The U.S. Commission on Civil Rights' report on the Florida election demonstrates how bankrupt the contemporary rhetoric of "civil rights" has become. Friday's report accuses Governor Jeb Bush and Secretary of State Katherine Harris of willfully disenfranchising black voters. Heavy on innuendo and light on evidence, it is the latest salvo in the partisan election campaign of 2000. Indeed, the leaking of the report to the press before it was even shown to the commission's Republican appointees (this from an organization dedicated to fairness and equal treatment) is a tacit admission of that fact.
The commission is chaired by Mary Frances Berry, who was re-appointed to a six-year term by Bill Clinton in 1999. Like the other commissioners, she does not serve at the pleasure of the sitting president, but for a fixed tenure, because — heaven forbid — we would not want the commission to become politicized!
About the most striking and credible charges made in the presidential election, namely widespread voter fraud, the report has little to say. The introduction mentions in passing the allegations of ballots cast by non-eligible voters and discounted military votes. But here the report becomes uncharacteristically modest:
While recognizing that the above factors do raise concerns of voting irregularities, the [c]ommission did not receive many complaints or evidenceâ€¦. Accordingly, this investigation instead examines other factors.
And that is about it. Active military personnel having their ballots rejected? No big deal. Thousands of illegally-registered felons voting? The commission sends the story to solitary confinement. Lack of evidence? Well, it is true no one stepped forward to confess, but to paraphrase University of Virginia Professor Larry Sabato, looking for voter fraud is probably a prerequisite to finding it.
Rather, the commission is exercised over the fact that ballots cast in heavily black precincts were disqualified at a disproportionately higher rate. However, as many as 40% of the black votes in Florida were cast by first-time voters, who tend to make more mistakes. Many black Americans were voting for the first time in part because of a project — "Operation Big Vote" — intended to register record numbers of minorities for the 2000 election. The project is managed nationally by the NAACP in cooperation with the Democratic Party. The local coordinator of Operation Big Vote in St. Louis is being investigated for submitting thousands of fraudulent registration cards. This is a serious matter. Bush carried Missouri by less than 100,000 votes. John Ashcroft lost his Senate election by less than 50,000. In the race for governor, the Democratic candidate won by 21,000 votes.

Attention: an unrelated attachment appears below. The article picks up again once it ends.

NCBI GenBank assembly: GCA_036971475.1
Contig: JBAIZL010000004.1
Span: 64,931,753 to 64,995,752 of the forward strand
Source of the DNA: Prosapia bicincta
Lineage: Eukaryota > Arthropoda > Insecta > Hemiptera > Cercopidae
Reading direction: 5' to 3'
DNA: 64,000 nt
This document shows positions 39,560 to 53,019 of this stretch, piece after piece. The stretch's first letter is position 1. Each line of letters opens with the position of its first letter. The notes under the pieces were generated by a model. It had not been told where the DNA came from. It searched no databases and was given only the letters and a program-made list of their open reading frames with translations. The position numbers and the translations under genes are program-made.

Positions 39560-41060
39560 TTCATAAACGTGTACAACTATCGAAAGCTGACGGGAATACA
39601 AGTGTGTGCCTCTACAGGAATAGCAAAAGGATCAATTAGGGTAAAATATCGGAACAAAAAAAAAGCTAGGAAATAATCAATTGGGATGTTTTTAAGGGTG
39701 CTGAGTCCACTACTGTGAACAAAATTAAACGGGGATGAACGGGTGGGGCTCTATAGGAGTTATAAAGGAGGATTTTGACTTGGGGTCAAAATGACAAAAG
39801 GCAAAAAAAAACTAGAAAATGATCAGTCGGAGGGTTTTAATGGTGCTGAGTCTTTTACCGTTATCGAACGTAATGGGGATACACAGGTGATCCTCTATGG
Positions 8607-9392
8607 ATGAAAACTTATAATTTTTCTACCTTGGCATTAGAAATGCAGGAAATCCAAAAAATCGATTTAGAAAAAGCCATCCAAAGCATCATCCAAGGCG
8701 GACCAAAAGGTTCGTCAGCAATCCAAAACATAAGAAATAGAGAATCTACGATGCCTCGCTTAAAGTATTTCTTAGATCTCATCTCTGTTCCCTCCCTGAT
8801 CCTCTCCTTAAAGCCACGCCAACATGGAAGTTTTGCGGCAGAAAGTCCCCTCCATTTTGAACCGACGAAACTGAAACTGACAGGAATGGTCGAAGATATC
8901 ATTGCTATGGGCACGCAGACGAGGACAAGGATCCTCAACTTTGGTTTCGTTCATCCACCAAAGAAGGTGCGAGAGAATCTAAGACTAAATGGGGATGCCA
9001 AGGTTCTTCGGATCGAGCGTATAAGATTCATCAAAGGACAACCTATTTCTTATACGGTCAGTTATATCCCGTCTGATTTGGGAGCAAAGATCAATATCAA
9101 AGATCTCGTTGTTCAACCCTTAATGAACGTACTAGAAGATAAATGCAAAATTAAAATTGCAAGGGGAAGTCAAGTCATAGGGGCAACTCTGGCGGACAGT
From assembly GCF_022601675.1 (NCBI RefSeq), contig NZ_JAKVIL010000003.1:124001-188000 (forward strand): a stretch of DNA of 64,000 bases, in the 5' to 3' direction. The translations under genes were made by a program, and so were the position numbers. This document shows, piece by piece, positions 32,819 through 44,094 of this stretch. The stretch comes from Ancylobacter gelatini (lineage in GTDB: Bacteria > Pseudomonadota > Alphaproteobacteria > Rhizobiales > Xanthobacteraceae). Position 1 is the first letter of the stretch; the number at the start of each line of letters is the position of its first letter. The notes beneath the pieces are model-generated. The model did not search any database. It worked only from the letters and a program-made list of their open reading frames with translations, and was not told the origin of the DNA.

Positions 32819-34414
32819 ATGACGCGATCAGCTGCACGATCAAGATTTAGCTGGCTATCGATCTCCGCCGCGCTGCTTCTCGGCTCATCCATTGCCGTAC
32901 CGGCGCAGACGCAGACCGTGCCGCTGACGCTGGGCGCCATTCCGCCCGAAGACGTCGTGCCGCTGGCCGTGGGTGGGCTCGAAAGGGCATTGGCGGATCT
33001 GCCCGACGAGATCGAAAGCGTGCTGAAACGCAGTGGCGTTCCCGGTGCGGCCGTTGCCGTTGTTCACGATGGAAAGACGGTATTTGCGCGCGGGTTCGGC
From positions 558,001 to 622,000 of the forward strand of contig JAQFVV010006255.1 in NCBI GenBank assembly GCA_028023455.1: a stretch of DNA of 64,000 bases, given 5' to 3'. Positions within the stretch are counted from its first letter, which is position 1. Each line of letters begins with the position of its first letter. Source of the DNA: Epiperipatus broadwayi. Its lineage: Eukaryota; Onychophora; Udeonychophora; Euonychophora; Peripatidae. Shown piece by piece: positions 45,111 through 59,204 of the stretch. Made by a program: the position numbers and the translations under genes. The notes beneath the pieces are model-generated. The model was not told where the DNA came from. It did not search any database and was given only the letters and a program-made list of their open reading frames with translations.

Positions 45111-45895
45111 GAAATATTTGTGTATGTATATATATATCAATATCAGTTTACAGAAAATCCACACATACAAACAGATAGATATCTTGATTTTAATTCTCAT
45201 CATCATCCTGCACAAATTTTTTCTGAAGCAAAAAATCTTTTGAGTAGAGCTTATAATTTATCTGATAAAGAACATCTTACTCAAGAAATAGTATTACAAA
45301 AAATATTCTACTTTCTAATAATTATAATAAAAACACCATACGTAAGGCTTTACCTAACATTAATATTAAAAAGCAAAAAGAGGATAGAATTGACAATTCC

The Miami Herald examined the ballots in 25 of Florida's 67 counties and found 2,000 illegally cast votes. Surely the civil rights of all Floridians, and indeed all Americans, are violated when elections are "marred by illegal voting," to use the Herald's term. But, apart from the two Republican appointees, the reaction of the U.S. Commission on Civil Rights is a Collective Big Shrug.
President Bush can remove Mary Berry from the commission only for "malfeasance in office." Less drastically, he can try to appoint another commissioner as chairman, or replace the powerful staff director. He should appoint someone of impeccable integrity, who would rise above narrow partisanship. That would be a first step toward reclaiming the good name of civil rights.